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This answer suggests that having B-tension adjusted so that the chain sits far from the cogs increases wear. Can anyone cite a source that says that? Experimental evidence would be preferable, but a statement from an expert would suffice.

Sheldon notably doesn't mention it, instead saying that proper B-screw adjustment leads to quicker shifting, so I'm wondering if it's really the case.

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    Its an excellent question. I have no proof, but consider an elongated chain accelerates cassette wear by having fewer points in contact, so one tooth bears all the load in the worst case – Criggie Jul 27 '17 at 0:21
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    Not an answer as OP requires evidence. One thing anyone answering will find hard to separate is wear vs shifting performance. Its known that worn chains affect shifting (citation required), and its also known (another citation required) that high B tension reduces shifting performance. Its entirely possible to jump to the conclusion B tension increases wear, as shifting performance is a standard measure of wear (citation required). A wild guess is the extra wear cause by high B Tension is statistically insignificant in real world conditions. – mattnz Jul 27 '17 at 1:19
  • @mattnz I wouldn't be surprised at all if your wild guess is actually the case. As far as my behavior goes, the answer doesn't really matter: I'm going to keep setting my B tension the same way regardless to maintain good shifting performance. – T.C. Proctor Jul 27 '17 at 1:31
  • Yes - the sole point of increasing B tension is to hold the top jockey wheel down a bit further to clear a large-tooth-count big-cog. I suspect mountain derailleurs would traverse a better "path" across the cassette. – Criggie Jul 27 '17 at 1:52
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FWIW, the mechanical engineering analysis that I have read about the mechanics of chains states that almost all the load is spread across the first 3 links that are in contact with the sprocket. So as long as you have 3 links in contact with the sprocket, you aren't increasing the load.

But this is all largely arguing in a vacuum. Set your bike up so that it shifts well, check the chain wear frequently and replace the chain when it starts to show signs of wear. Gears don't "wear" significantly until the chain starts to wear and elongate and increase stress on the gears. If you always have a "fresh" chain, your gear cluster will last a very long time, regardless of how the B-tension is adjusted.

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  • I feel like this is beating a dead horse, but... I think the way I've set out the parameters of the question, a citation of that mechanical engineering analysis would be necessary for an accepted answer. I'm also really interested to read it! – T.C. Proctor Jul 27 '17 at 19:34
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In the comments, it looks like Criggie gives you a very helpful rundown of the Physics of why that causes more wear. Sheldon Brown is a great resource for a lot of things, but in the long run, he was just one mechanic, sharing info with the world, and didn't get to put everything there or be completely comprehensive. I can tell you from my experience as a mechanic, you want enough b-tension to keep your pulleys off your cogs, and that's about it, too much more, and as Criggie said in that other post, your chain will have less contact with your smaller cogs, and will wear them faster.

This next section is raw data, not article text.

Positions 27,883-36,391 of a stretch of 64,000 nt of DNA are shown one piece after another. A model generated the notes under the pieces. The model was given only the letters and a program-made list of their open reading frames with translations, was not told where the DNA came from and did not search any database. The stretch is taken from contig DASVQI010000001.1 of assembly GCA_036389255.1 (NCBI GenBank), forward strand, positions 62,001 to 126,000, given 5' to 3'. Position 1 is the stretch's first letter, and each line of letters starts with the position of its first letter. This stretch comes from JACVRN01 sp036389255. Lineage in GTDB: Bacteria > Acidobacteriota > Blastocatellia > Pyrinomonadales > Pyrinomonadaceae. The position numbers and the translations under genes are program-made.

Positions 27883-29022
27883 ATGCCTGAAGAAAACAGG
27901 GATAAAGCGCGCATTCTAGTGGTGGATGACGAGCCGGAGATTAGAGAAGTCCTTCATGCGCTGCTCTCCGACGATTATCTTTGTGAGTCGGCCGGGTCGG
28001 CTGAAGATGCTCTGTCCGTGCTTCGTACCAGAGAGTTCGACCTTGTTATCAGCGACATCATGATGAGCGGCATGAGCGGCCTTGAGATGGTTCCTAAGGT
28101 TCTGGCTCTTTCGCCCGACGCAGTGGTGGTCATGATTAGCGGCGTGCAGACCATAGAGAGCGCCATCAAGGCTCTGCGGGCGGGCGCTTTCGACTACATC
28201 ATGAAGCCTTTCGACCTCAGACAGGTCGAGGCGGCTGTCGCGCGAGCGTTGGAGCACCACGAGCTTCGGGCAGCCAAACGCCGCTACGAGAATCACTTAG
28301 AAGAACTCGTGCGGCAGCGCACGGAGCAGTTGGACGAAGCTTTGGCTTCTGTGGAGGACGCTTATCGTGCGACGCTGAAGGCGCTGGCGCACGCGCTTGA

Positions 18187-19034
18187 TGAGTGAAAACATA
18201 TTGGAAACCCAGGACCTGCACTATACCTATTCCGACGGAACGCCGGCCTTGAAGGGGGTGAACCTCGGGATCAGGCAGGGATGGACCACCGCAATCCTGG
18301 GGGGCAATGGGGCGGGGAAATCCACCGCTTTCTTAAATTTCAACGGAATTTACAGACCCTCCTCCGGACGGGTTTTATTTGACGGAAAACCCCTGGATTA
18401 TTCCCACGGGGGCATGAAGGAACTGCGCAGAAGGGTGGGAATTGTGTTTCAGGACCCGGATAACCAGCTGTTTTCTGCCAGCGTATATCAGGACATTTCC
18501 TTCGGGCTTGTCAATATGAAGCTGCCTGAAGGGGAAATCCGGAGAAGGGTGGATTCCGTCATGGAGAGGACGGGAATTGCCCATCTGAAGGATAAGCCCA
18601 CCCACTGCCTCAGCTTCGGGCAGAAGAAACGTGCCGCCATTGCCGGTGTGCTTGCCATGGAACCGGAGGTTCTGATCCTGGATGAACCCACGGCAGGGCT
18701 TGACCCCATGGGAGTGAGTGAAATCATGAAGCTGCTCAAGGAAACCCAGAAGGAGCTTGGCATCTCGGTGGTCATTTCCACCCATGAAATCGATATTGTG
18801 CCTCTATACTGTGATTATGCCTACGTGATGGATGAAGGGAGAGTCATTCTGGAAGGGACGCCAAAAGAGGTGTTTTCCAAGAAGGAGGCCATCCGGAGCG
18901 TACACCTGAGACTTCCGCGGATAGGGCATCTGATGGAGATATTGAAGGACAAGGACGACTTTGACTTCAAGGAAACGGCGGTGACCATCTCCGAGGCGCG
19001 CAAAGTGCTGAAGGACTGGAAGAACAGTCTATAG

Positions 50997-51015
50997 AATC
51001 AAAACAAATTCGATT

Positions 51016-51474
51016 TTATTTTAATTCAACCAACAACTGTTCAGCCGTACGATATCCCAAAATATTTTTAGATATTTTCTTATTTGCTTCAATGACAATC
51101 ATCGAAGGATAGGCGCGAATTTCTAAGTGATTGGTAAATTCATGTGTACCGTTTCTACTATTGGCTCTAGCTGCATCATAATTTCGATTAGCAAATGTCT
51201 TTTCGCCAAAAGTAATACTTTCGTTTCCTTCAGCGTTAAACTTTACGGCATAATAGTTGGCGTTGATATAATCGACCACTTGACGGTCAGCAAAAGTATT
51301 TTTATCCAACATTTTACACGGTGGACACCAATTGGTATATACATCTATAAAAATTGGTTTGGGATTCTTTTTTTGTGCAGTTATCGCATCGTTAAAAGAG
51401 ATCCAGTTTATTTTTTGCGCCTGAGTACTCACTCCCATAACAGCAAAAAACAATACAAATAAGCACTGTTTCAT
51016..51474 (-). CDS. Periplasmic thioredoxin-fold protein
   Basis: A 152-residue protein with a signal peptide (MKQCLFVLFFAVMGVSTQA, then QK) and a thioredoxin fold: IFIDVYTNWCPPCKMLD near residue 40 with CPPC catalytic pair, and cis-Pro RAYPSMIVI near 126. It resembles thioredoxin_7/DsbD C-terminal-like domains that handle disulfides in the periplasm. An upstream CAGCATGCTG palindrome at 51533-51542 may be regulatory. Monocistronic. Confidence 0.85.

As for a citable source, PDF of Shimano general instructions Page 20 tells you how to set proper B-limit screw tension for several systems, even though it doesn't give a specific reason for why it's like that.

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    Criggie's "very helpful rundown of the Physics of why that causes more wear" is really just a justification for why it might be reasonable. As a physicist, a justification like that is insufficient. To be convinced by a theoretical explanation like that, I'd need to see some good math tying it significantly to some metric that has been experimentally shown to cause wear (Maybe pressure on the cog? I'm not sure). Experimental evidence would be much better. – T.C. Proctor Jul 26 '17 at 16:08
  • Also, Sheldon does have an explanation for why you set B-tension the way you do - for quick shifting. It's not just Sheldon - in all the Google searches I could come up with to target the issue, I couldn't find anything that even mentioned that as a possible problem. – T.C. Proctor Jul 26 '17 at 16:14
  • Unfortunately, there aren't many entities with the resources and interest to study wear properly - Shimano is happily making money replacing worn parts, and I'd imagine that most big racing teams replace parts so often that it isn't worth it to study. – T.C. Proctor Jul 26 '17 at 16:17
  • As you said in your first comment, it's a reasonable justification for why you set it like that. If that's not enough for you, maybe do an independent study yourself. But it isn't going to take a lot to prove that having more contact on a cog with a chain is going to spread a pressure load across more teeth, reducing the pressure to each tooth and thus the wear to each. – CardMechanic Jul 26 '17 at 17:08
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    @Criggie I don't actually know for sure. I'd imagine that it's both. Sheldon says: "The major cause of chain "stretch" is wearing away of the metal where the link pin rotates inside of the bushing (or the "bushing" part of the inside plate) as the chain links flex and straighten as the chain goes onto and off of the sprockets." – T.C. Proctor Jul 28 '17 at 17:51

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